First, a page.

3 Destructive Employee Syndromes No Boss Can Tolerate
Mostly, it's good when people take ownership of their jobs but, taken to an extreme, it turns toxic.
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For an entrepreneur having employees can either be the greatest blessing of your professional life or the bane of your daily existence. A lot of our decisions as we grow our businesses center around what jobs we should hire someone else to do, who we should hire to do them, and how we should motivate, compensate, and manage the people once they're on board.
After nearly 30 years of managing employees, hiring employees, and coaching other people's employees, I can tell you there are three "syndromes" that will, without fail, make you wish you'd avoided employees altogether. Here's how to recognize them, and why you should never put up with them.
1. Not-my-job syndrome.
You're probably familiar with this one. You may have even seen the meme with the picture of a dead opossum lying in the middle of the road with the yellow center stripe painted right over it. I have yet to know anyone who didn't get that meme, because we've all known (or been) the employee who was so determined to never be the sucker who requests to perform any task not officially in their job description were met with disdain and, when asked why they didn't correct a potentially disastrous situation or mistake, they'll respond with some variation of, "That is not my job."
Imagine what would happen if none of your staff ever did anything that wasn't, strictly speaking, their job. Every time you had a team member out on vacation or a sick day your well-oiled machine would start to hiccup. A heavier than expected work load, or a crisis in a project plan would cause a tail spin that would make heads spin. If you can't afford for all of your employees to have this attitude you can't afford for any of them to use "it's not my job" as a reason for avoiding tasks or responsibilities.
Related: 13 Signs of a Disengaged Employee (Infographic)
2. "That's my job, don't touch it" syndrome.
We often mistake this one for the laudable trait of "taking ownership." It's great when you have someone who takes ownership of the outcome of a task or project, but when they're so proprietary about it that no one else is allowed to pitch in you have just set your entire team up for a logjam. What you'll notice, when you know what to look for, is that others on the team don't contribute to the outcomes this person "owns." They'll also often complain that others don't perform any task up to their standard, which again, we often mistake for a positive trait of an "excellence mindset" when really they're sabotaging the results that others are achieving.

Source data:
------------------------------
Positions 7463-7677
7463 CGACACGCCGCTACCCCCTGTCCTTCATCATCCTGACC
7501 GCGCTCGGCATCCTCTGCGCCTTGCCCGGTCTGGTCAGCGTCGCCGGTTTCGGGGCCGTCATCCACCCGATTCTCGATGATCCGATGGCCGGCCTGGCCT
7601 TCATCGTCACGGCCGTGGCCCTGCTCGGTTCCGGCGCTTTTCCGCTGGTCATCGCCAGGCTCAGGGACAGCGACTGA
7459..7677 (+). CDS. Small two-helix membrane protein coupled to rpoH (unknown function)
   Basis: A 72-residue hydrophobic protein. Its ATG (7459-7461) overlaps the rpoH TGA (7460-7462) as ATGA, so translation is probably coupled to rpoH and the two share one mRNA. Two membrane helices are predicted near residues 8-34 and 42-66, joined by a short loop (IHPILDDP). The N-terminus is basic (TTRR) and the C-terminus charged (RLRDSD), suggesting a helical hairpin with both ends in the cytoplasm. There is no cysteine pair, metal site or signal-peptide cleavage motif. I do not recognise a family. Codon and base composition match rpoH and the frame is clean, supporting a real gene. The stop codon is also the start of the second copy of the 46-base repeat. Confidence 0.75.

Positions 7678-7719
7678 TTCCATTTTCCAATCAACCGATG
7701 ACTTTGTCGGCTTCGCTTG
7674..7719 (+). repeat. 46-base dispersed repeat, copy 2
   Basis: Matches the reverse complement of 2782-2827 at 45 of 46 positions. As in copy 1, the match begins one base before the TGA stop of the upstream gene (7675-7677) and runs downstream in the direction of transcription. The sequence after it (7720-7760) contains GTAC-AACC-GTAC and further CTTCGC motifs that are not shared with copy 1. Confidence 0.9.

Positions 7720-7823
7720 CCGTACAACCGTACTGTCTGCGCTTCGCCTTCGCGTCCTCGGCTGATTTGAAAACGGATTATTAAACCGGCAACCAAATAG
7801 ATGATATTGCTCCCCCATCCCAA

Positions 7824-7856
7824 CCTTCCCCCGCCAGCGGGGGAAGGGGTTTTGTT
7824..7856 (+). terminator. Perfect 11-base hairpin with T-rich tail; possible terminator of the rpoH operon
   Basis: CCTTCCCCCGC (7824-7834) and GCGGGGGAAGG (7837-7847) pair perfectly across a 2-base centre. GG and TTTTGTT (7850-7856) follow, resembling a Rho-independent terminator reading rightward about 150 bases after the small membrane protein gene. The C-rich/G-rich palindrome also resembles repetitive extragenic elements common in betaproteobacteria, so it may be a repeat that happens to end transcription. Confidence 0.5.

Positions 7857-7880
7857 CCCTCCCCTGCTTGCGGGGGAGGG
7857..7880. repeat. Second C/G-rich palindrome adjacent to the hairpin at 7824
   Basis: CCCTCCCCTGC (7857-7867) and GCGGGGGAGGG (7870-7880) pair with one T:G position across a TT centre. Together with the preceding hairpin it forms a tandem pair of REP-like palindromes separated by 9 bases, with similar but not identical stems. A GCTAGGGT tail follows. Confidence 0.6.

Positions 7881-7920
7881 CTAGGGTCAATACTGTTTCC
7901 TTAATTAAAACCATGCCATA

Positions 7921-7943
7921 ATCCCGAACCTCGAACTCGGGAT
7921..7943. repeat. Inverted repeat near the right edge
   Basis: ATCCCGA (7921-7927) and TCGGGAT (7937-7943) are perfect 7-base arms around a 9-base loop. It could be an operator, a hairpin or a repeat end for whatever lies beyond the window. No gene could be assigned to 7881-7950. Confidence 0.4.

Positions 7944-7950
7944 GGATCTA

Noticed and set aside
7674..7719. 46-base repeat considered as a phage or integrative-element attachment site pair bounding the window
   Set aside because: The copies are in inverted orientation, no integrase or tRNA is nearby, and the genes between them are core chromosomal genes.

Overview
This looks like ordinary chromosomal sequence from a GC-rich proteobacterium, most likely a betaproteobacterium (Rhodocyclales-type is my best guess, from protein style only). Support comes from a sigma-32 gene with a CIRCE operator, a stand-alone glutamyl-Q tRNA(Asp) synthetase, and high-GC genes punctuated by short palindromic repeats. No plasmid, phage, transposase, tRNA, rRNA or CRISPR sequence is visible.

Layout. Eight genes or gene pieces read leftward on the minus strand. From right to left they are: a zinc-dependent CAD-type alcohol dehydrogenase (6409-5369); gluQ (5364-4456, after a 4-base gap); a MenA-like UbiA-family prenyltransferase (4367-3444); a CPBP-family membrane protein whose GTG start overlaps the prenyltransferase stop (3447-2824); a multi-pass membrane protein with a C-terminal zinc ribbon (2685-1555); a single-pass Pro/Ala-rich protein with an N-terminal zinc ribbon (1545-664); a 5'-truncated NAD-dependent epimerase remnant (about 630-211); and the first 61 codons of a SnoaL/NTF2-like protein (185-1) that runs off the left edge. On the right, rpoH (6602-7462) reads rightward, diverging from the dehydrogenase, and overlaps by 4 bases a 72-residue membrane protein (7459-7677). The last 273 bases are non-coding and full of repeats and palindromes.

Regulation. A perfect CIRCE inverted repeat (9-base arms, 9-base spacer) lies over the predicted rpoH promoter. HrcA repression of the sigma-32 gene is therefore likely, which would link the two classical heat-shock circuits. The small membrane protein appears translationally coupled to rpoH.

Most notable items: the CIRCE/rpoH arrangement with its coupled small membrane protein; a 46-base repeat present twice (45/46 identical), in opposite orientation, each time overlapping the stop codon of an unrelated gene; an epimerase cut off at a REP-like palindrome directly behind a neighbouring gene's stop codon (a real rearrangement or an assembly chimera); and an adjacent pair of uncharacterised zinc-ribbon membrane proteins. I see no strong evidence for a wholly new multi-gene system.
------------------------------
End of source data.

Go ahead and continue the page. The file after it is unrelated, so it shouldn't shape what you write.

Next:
Once you view this attitude as proprietary rather than believing it is simply a desire to achieve excellent outcomes, you'll start to see how it's hampering others on the team from growing and developing. You'll also begin to notice that backups in process or breakdowns in systems often occur because this person can't keep up. You might even start to realize how dependent you are on this individual and how much knowledge and training they're hoarding. Unless you want to be a hostage to their need for control and job security you'll put a stop to their ability to ward off all offers of assistance.
Related: What You Can Learn From Hollywood on Hiring and Managing Employees
3. "OMG, it's a crisis but it's OK. I've got it covered" syndrome.
I call this one the "White Knight Syndrome." When you have an employee with this attitude you'll have very few dull days because there will always be some drama/trauma brewing. And you'll likely be adding this employee to your gratitude list on almost daily, as well. Because whatever the challenge, they're riding to the rescue.
But when you pay attention you may start to realize that they're like the hero firefighter who turns out to be the arsonist. They're so addicted to the recognition for being the go-to person in a crisis that they're stirring the pot to make sure there is a crisis for them to go to. This might show up in the form of gossip that gets your team riled up about something that was, at most, a minor issue. Or it might take the form of more serious sabotage.
The costs of having this individual on your team are obvious. Even if they do save the day every time, the increased stress and reduced productivity take a toll.
Keep in mind that the behaviors associated with these "syndromes" are seldom coming from conscious mindset, and they're almost never malicious. They're usually symptoms of an emotionally immature or highly insecure mentality. It's possible that with coaching the syndrome can be addressed, the behavior corrected and the mindset shifted to one of team collaboration and support.
Bu if you allow any of these syndromes a place on your team you'll find that the mindset pervades the entire culture, resulting in a destruction of morale for your team, loss of productivity for your business and an increase in headaches for you.